Course highlights:

    The great thing about this course is that it not only exposes you to classical literature - some of which may have profound impacts on your personal and academic lives - but it also teaches you many skills that are transferable to a wide range of other courses you may be taking. It also teaches you how to write and express your ideas. The teacher is also amazing! He's really great at helping you analyze difficult passages, and he teaches you important techniques in writing and in understanding literature.

    Hours per week:

    6-8 hours

    Advice for students:

    Read the books! The selection of books in this curriculum is fabulous. Sparknoting or shmooping is helpful in analyzing themes and difficult passages, but solely relying on them for discussions or essays is not beneficial, especially when it comes to the final AP exam.

    • Spring 2017
    • Bowman
    • Yes
    • Lots of Writing Always Do the Reading Great Discussions
    • Profile picture
    Feb 18, 2016
    | Would highly recommend.

    Not too easy. Not too difficult.

    Course Overview:

    The class is incredibly fun. We discuss a wide variety of interesting topics and the teacher is very into literature, which adds another to her teaching. The readings are fun and challenging as well.

    Course highlights:

    You develop your writing abilities as well as your ability to analyze and interpret prose and poetry.

    Hours per week:

    6-8 hours

    Advice for students:

    Make you you read the books. Writing essays and doing assignments is so much easier if your only knowledge isn't from sparknotes.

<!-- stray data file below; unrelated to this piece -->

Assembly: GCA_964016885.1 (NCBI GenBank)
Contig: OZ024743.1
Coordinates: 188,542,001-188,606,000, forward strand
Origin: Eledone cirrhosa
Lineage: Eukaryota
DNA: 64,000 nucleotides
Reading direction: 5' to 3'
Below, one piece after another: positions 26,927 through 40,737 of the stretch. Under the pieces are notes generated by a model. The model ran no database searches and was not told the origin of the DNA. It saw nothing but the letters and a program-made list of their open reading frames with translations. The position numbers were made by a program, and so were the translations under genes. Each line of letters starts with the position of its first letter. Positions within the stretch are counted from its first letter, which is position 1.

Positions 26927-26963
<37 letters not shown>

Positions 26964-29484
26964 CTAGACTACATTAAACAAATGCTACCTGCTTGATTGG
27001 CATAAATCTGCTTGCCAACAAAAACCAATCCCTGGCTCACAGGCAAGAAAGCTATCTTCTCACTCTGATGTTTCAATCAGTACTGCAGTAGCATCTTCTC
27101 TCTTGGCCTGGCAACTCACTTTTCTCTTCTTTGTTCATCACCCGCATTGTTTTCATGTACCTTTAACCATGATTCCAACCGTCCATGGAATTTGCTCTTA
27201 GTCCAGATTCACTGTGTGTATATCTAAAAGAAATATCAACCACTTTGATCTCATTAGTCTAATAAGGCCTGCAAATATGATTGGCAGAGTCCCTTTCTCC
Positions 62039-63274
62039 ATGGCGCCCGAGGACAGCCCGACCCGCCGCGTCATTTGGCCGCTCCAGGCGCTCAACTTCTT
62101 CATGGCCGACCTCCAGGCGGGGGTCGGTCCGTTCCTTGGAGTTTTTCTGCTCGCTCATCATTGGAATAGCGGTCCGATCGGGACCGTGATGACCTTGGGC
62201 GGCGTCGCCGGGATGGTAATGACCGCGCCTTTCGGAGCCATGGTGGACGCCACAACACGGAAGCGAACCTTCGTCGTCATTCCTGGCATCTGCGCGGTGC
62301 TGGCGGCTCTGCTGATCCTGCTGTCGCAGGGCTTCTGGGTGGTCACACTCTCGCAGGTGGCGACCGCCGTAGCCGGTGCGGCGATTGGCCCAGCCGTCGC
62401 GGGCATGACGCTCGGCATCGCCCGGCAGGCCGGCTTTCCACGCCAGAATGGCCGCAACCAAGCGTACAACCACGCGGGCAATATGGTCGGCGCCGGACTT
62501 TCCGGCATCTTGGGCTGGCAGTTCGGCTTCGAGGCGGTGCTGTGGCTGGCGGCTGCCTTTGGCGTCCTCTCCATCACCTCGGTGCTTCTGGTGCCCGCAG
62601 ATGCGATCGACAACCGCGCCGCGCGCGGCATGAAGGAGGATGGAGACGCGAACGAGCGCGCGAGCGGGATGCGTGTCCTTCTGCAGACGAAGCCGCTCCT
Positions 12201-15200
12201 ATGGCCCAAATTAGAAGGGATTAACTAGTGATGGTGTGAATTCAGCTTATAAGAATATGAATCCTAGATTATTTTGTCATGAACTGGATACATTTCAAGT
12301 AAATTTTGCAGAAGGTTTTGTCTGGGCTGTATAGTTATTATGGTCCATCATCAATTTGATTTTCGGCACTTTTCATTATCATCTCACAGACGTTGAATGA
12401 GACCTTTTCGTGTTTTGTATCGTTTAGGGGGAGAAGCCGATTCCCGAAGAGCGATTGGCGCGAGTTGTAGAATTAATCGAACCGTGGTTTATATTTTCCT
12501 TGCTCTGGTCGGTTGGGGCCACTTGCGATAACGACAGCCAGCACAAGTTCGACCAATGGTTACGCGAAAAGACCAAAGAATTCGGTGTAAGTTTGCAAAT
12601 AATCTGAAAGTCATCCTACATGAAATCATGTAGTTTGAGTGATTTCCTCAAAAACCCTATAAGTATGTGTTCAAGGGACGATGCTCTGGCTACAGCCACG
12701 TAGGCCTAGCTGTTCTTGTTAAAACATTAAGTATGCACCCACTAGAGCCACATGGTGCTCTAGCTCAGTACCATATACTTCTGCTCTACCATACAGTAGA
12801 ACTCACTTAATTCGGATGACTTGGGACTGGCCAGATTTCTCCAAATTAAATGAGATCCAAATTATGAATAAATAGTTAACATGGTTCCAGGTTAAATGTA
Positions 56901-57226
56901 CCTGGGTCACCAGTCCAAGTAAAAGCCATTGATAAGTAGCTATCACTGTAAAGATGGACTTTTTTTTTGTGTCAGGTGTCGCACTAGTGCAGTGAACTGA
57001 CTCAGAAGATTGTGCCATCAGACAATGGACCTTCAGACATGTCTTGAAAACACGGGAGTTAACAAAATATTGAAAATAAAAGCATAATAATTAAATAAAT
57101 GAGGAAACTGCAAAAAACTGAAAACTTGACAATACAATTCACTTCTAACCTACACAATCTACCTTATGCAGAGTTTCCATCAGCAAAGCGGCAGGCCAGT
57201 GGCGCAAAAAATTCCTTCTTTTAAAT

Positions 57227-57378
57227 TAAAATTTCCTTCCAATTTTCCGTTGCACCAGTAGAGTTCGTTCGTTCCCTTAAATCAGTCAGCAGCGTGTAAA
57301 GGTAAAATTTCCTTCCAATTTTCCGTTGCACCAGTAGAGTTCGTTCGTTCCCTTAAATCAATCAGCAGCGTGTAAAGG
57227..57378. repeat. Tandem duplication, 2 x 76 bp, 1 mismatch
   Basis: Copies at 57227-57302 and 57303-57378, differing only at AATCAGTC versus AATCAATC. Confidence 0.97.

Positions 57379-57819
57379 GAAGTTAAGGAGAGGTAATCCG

• Winter 2016
    • Mrs. Hopkins
    • Yes
    • Always Do the Reading Great Discussions Final Paper
    • Profile picture
    Jan 27, 2016
    | Would highly recommend.

    Not too easy. Not too difficult.

    Course Overview:

    English with Mr. Bowman is really fun. He always has a funny story or twist to take on what we are learning about. He was able to explain Shakespeare to us in a way that was really entertaining, especially to someone who has always been baffled by Shakespearean language.

    Course highlights:

    One highlight was looking at how different filmmakers depicted a famous scene in Hamlet and the different symbolism and techniques they used to get across their points to those who had never read the story and emphasize major themes. I thought this was very interesting and it showed us how Hamlet is relevant outside of the classroom.

    Hours per week:

    6-8 hours

    Advice for students:

    Be prepared to read the books although at times it may get really long and tedious.

    • Fall 2016
    • Bowman
    • Yes
    • Always Do the Reading Group Projects Great Discussions